A global leader in the insurance and asset management business, AXA had risen to the top ranks in terms of corporate responsibility (CR) as well. In 2014, the French-based insurer led the industry on a number of corporate social responsibility and sustainability indexes. Not content to rest on these laurels, AXA transferred its CR team from the department that included the Communications function to a newly created department combining the Strategy, CR, and Public Affairs functions together, to further integrate CR into the core of the business.
AXA’s business had grown rapidly over the previous decades. The company was formed in the 1980s through the merger of a few mid-sized French insurance firms. From the beginning, AXA’s CEO Claude Bébéar aspired to build the first global insurance brand. The company made a series of acquisitions in the 1990s, including companies in the United States, Europe, Africa, and Asia. AXA was hailed in the business press for savvy deal-making. The company took over struggling franchises and utilizing its strong balance sheet, technical expertise and abilities in product innovation, managed to turn around their acquisitions. Over time, AXA also branded the companies under the AXA banner, assembling a global brand piece by piece. While Henri de Castries replaced Bébéar as CEO in 2000 and the company faced economic headwinds, AXA continued to produce strong returns.
In 2010, the company announced Ambition AXA, a five-year strategic plan to grow the company. The plan called for harvesting slow-growing businesses in mature markets, investing in emerging markets, and reducing the company’s overall cost of operations. Under the strategy, AXA made significant acquisitions and deals in Asia, Africa and Latin America. The company became the leading foreign insurance provider in China and a player in the Indian market. By 2014, AXA employed 157,000 people across the globe, serviced over 100 million clients, enjoyed a €50 billion market cap, and managed over €1,000 billion in assets. According to Interbrand, AXA’s was the leading global brand name in insurance, and also the leading "green" insurance brand.
Throughout its growth, AXA’s leadership had maintained an interest in corporate social responsibility, and many AXA employees believed that CR was in the DNA of the organization. During 1980s, Bébéar set up a number of organizations to bring business leaders together to tackle social problems and engage in philanthropy. Inside AXA in 1990, the company created AXA Atout Coeur ("Hearts in Action") to encourage and support community engagement by employees, and in 2001 it established the Group’s first "sustainable development" function.
But it wasn’t until 2008 that the company created a formal CR strategy. Following an internal study that argued that corporate responsibility was a key strategic area for the company to pursue, AXA’s first global CR action plan was launched. Under the direction of Alice Steenland, AXA’s CR team created a proprietary CR metric for the company, which was adapted for each of the company’s major operating activities. This metric allowed AXA leadership to assess the company’s CR work and provided a framework for individual units to formulate their own CR goals. The CR team’s work also helped AXA become more visible within the larger CR community and led to the company’s success on ratings metrics constructed by various outside organizations.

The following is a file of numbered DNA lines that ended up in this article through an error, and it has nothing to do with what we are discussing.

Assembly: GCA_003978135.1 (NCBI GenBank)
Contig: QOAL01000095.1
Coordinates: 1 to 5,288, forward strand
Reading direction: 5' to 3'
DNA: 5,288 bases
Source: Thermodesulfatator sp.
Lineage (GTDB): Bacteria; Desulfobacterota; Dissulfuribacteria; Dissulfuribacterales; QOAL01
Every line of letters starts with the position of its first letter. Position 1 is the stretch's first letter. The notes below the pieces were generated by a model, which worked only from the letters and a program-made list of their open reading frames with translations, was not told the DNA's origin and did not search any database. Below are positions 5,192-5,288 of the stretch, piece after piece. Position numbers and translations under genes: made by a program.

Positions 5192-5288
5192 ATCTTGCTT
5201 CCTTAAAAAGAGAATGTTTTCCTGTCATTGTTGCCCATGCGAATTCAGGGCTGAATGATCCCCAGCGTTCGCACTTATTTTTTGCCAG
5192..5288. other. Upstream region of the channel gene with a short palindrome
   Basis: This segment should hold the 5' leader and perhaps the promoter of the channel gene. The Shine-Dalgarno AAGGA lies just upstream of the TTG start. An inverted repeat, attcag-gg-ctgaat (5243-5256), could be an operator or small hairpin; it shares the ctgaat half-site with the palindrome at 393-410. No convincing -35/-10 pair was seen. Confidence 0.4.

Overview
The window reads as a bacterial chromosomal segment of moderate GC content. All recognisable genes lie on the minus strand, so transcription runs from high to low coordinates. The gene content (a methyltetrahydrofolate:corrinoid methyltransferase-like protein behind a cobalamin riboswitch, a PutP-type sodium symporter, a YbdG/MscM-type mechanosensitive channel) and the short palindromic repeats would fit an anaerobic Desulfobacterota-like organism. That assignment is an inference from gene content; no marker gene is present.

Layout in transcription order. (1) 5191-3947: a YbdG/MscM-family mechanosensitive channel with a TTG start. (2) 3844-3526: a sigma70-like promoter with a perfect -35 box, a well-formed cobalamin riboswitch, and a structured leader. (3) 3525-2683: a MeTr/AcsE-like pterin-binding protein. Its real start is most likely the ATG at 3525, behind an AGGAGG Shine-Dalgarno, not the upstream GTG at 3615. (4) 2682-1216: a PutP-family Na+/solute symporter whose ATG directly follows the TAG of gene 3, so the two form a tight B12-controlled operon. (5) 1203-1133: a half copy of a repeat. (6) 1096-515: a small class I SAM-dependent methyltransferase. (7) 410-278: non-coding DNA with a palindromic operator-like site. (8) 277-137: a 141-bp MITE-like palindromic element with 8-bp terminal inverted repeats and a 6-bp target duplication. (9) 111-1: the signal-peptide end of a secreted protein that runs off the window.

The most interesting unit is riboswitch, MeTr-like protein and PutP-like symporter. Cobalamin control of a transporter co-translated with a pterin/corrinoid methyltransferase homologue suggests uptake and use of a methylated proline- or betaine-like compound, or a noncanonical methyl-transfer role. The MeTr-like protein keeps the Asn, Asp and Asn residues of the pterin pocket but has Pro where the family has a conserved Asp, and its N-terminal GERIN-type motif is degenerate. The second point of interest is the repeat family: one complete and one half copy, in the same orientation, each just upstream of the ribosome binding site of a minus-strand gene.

In September of 2014, the CR team's success led AXA leadership to transfer it from the department that included the Communications function to the department comprised of the Strategy and Public Affairs functions. This new integrated department was baptized "Strategy, Sustainability, and Public Affairs." The reorganization inspired a reconsideration of how AXA monitored and measured its CR efforts. The metrics Steenland and her group had constructed were adapted from outside ratings agencies, notably using the Dow Jones Sustainability Index methodology created for investors. As part of the company’s strategy apparatus, Steenland and her team were now looking to create new CR metrics that tied CR work more closely to AXA's operations and growth. To do so, Steenland would have to identify CR issues of particular concern to the company, examine how addressing these CR issues would add value to the company (e.g. by fostering innovation, by reducing costs), and then create metrics that would capture a business unit’s success or failure in addressing the CR issue.
Creating new metrics was a tall order, but would be another step to establishing CR inside AXA. Eventually, the company aspired to produce an “integrated report” that would define the Group’s next strategy for the 2020 time horizon, measured by a set of metrics reflecting in an integrated way the financial, but also the social and environmental, value created by the company.
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Jaan Elias, Jean Rosenthal, Todd Cort, David Bach, and Greg MacDonald, “AXA: Creating the New CR Metrics,” Yale SOM Case 101-15, March 11, 2015
- Corporate Responsibility
- Women in Leadership
- Metrics & Data
- Social Enterprise
- State & Society
The Yale School of Management’s work on this Global Network case study has been made possible by the generous support of The Brad Huang ’90 Fund for Innovation in Case Studies.